“I was pregnant with my third child, sitting around the kitchen table, we decided to start a business in my mid-thirties,” Blanchard said. “We needed help so we hired my mother-in-law and my twin sister.”

“I had convinced one of the doctors that I worked with to partner with my husband and I on our first building, a 40 unit apartment complex in Mobile,” Blanchard explained. “Our business really excelled for 12 years.”

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“Our oldest son had gotten involved in drugs,” Blanchard said. “He passed away from drugs. After Christopher’s death, I stepped away from the business for a year.”

Blanchard said that after that year her husband suggested that they do something to start helping children in Alabama.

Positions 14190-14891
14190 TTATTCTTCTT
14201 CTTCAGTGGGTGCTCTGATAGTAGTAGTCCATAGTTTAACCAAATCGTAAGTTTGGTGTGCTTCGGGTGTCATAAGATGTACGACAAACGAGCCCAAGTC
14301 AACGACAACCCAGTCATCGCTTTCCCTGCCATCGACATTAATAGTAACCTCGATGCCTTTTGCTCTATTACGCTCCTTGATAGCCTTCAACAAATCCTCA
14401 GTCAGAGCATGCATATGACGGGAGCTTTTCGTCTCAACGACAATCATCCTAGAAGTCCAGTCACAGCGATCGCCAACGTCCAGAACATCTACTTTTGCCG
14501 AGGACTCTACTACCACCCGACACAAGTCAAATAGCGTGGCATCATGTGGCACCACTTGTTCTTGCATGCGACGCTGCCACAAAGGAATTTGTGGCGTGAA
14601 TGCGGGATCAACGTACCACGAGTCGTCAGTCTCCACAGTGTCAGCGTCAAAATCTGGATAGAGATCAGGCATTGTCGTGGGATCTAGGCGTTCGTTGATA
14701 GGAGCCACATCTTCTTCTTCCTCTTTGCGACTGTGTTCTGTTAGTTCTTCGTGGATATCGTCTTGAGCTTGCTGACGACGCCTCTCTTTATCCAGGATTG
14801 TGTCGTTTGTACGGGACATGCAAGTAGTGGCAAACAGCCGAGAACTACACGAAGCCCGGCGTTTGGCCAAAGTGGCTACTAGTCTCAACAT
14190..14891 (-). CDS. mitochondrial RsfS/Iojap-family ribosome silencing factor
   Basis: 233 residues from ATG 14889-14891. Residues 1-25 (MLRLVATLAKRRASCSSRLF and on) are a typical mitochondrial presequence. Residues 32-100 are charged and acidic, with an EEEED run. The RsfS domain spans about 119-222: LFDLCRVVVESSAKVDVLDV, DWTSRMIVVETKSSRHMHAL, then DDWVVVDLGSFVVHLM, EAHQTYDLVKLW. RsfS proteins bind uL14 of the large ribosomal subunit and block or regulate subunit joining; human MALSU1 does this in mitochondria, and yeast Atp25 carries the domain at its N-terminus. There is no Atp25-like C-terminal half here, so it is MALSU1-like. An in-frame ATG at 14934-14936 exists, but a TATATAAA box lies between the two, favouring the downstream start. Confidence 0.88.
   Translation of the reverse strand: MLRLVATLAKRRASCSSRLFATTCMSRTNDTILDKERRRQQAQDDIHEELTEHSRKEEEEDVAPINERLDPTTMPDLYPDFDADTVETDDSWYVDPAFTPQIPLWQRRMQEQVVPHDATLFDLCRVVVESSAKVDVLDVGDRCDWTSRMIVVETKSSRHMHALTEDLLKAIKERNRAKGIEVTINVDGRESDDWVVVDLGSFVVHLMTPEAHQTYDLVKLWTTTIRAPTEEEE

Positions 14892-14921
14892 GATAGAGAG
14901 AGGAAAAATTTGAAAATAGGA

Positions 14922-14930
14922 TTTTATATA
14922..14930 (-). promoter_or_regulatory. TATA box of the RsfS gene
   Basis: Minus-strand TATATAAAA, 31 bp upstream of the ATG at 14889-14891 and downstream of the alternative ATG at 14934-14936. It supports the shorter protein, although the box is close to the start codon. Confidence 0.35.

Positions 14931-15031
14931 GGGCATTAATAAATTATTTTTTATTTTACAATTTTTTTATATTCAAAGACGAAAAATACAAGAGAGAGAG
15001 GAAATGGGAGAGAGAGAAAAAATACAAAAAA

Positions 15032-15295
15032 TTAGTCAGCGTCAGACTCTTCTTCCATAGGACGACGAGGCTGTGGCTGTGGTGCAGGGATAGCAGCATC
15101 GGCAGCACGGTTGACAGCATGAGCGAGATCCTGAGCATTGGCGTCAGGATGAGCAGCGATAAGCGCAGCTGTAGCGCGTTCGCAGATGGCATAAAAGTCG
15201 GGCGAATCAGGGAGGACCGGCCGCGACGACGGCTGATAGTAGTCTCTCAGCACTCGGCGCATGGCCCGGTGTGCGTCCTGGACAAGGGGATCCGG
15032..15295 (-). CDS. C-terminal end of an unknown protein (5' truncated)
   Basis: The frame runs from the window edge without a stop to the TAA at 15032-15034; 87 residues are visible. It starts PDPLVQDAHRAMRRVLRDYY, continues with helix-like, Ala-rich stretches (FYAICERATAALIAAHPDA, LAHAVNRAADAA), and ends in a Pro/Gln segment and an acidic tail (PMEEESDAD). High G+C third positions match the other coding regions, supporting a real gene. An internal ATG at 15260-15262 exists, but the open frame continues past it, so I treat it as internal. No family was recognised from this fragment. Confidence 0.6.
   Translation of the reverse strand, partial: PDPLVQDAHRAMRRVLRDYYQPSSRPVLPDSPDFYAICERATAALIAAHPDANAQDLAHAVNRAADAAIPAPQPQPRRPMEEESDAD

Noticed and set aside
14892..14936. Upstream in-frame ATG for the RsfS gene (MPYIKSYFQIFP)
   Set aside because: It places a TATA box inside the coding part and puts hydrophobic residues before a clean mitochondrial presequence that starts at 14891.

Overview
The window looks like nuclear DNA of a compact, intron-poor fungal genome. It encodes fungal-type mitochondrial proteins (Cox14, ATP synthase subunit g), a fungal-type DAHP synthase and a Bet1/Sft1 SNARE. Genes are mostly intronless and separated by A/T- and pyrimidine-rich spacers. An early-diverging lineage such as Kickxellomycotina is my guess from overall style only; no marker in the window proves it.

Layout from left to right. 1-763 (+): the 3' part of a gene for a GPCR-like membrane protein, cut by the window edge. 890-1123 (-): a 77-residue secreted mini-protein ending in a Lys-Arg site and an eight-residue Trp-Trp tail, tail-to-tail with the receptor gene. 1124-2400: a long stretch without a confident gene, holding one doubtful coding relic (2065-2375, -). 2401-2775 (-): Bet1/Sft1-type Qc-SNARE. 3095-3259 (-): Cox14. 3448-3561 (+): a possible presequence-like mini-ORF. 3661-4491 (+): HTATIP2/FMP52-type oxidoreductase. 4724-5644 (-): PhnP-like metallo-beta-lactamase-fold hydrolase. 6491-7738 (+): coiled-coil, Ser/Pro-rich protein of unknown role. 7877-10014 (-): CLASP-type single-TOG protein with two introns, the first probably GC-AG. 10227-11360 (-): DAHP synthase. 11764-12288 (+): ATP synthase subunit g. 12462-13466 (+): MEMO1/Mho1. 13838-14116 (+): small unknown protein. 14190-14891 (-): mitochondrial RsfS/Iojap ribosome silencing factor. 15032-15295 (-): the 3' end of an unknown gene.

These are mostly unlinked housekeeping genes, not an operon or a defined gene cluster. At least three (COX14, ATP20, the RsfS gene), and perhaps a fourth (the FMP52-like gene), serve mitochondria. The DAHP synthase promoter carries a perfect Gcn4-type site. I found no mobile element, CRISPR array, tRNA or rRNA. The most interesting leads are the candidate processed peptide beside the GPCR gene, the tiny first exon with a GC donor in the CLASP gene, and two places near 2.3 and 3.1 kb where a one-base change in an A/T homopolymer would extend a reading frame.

“We started helping orphans in Alabama and adoptions in Alabama,” Blanchard said. “I got real involved with that. Then someone in my church suggested that we do something to help in Malawi Africa.”

She and her husband have adopted children from overseas. “They are truly a blessing.”

Blanchard explained that their work in Africa led her to Capitol hill to get expert help.

“I partnered with three adoption agencies,” Blanchard said. “There was bipartisan support in Washington for three things: children, orphans, and Africa.”

“I was spending my own money,” Blanchard said. “I developed close friends in Washington.”

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One of those close friends was Congresswoman Kay Granger, R-Texas. When Alabama was left off of the list to receive the F35, Montgomery phoned Blanchard and asked her to do what she could to help. Blanchard went to see Granger, who was then Shelby’s counterpart in the House on defense appropriations. Blanchard had previously hosted Granger in Montgomery where the Congresswoman saw Maxwell and Dannelly Field.